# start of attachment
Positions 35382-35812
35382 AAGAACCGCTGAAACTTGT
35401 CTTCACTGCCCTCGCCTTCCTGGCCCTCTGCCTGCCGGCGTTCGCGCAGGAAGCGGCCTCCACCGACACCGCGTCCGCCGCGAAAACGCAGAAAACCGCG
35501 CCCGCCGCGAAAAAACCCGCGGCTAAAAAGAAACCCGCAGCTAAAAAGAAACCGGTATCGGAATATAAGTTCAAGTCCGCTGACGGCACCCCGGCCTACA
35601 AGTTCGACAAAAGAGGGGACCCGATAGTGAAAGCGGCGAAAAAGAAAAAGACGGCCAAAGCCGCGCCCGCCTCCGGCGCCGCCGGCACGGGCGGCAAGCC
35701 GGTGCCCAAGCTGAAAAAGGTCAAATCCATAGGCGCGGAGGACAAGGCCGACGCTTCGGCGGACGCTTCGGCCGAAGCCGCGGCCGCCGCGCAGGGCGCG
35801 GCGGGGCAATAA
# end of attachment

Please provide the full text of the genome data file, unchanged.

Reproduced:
Positions 35382-35812
35382 AAGAACCGCTGAAACTTGT
35401 CTTCACTGCCCTCGCCTTCCTGGCCCTCTGCCTGCCGGCGTTCGCGCAGGAAGCGGCCTCCACCGACACCGCGTCCGCCGCGAAAACGCAGAAAACCGCG
35501 CCCGCCGCGAAAAAACCCGCGGCTAAAAAGAAACCCGCAGCTAAAAAGAAACCGGTATCGGAATATAAGTTCAAGTCCGCTGACGGCACCCCGGCCTACA
35601 AGTTCGACAAAAGAGGGGACCCGATAGTGAAAGCGGCGAAAAAGAAAAAGACGGCCAAAGCCGCGCCCGCCTCCGGCGCCGCCGGCACGGGCGGCAAGCC
35701 GGTGCCCAAGCTGAAAAAGGTCAAATCCATAGGCGCGGAGGACAAGGCCGACGCTTCGGCGGACGCTTCGGCCGAAGCCGCGGCCGCCGCGCAGGGCGCG
35801 GCGGGGCAATAA